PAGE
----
Embryotoxicity of Naphthenic Acid Fraction Components to Fathead Minnow (Pimephales promelas)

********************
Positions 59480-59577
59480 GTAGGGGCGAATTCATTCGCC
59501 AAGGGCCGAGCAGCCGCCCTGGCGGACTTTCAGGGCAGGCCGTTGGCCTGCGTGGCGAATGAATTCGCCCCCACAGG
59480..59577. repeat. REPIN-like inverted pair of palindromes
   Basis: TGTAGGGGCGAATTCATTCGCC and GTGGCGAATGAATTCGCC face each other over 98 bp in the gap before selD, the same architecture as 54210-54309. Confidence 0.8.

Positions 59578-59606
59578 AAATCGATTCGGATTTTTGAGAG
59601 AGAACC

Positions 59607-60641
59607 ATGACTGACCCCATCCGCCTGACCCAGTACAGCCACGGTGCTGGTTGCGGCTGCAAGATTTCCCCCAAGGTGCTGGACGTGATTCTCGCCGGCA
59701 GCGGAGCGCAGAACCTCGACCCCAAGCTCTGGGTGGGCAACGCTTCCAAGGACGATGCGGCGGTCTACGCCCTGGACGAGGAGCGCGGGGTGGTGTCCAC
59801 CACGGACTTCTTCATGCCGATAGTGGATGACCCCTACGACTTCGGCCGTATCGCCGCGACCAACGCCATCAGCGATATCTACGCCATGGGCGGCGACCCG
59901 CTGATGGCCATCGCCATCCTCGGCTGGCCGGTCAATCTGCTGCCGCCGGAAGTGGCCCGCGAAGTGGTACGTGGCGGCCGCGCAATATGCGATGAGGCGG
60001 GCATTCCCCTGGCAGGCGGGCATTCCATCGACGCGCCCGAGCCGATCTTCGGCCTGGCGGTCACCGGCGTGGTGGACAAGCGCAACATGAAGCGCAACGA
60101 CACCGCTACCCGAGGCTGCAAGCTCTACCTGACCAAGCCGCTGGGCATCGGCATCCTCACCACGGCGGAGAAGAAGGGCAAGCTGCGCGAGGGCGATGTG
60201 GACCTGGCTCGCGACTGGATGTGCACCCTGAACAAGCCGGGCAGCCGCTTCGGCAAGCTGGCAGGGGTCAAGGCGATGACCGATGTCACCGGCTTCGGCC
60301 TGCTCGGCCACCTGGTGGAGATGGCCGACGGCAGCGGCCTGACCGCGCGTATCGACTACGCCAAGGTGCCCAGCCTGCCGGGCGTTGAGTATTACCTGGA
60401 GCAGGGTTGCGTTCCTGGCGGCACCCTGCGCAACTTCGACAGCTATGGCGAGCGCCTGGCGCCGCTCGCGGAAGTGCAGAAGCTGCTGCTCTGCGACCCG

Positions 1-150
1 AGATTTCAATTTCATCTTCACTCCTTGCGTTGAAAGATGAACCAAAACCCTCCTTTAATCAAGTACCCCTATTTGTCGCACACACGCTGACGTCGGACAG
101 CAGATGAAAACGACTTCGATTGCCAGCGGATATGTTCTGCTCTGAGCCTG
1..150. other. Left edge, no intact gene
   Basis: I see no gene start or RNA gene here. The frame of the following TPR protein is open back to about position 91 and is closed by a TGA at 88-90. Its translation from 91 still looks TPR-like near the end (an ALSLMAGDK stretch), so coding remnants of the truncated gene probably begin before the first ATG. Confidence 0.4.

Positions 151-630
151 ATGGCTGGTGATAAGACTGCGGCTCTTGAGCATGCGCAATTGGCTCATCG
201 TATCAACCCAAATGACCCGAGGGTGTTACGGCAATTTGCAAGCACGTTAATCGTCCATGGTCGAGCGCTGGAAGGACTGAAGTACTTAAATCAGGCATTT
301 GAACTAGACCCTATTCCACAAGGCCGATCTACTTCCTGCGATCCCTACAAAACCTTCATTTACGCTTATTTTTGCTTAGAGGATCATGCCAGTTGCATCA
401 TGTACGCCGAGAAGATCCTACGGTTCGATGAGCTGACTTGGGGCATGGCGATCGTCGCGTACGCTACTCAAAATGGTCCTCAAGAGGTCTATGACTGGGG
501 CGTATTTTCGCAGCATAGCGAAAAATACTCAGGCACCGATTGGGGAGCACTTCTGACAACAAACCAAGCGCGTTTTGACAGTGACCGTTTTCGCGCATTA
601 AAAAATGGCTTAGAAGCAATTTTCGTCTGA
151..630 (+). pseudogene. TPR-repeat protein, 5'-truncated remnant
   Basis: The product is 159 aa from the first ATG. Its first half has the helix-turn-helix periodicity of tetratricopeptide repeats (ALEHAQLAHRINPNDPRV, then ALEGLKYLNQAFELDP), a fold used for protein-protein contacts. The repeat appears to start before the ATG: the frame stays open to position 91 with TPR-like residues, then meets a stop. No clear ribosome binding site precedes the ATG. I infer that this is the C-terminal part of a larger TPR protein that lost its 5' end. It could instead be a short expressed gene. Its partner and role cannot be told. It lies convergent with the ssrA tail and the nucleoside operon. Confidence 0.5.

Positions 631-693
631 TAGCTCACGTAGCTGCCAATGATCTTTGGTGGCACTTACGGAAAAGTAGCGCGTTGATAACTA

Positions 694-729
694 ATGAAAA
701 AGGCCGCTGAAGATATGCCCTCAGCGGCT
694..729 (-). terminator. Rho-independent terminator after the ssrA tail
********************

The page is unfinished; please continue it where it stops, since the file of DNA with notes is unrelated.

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The extraction of bitumen from Alberta’s oil sands region generates large volumes of oil sands process-affected water (OSPW) that are stored in tailings ponds. New policy directives are planning to intentionally release OSPW into surrounding freshwater ecosystems. Presently, no water quality standards exist for the main toxic constituent of OSPW - naphthenic acid fraction components (NAFCs). To aid in the establishment of safe-release thresholds of OSPW, we exposed embryo fathead minnow (Pimephales promelas) to OSPW-derived NAFCs (2.5-54 mg/L) from 1-day post-fertilization to hatch in semi-natural conditions. Observations on embryo heart rate, embryo development, and basal activity at hatch were examined, to assess the developmental and behavioural toxicity of NAFCs. Embryo heart rates declined with increasing exposure concentration. NAFCs caused embryo mortality (LC50=26.76 mg/L) and development impairments at hatch (EC50=14.38 mg/L). Non-viable fish displayed pericardial and yolk sac edemas, craniofacial defects, and spinal curvatures that increased in severity with increasing exposure concentration. Acute narcosis, cardiac dysfunction, oxidative stress, and alteration in gene expression were probable modes of toxic action. At concentrations above 21 mg/L, fish displayed erratic and repetitive twitching patterns indicative of nervous system impairment. Post-hatch mass increased with increasing exposure concentration, potentially as a short term, compensatory-like response. Additionally, a reduction in basal activity was observed for fish exposed to 2.5 and 6.5 mg/L. This result suggests there could be sublethal effects for fish exposed to NAFC concentrations much lower than those known to cause mortality and developmental impairments. Taken together, these results provide important toxicological information to inform future regulatory policies for the management of OSPW in Alberta, Canada.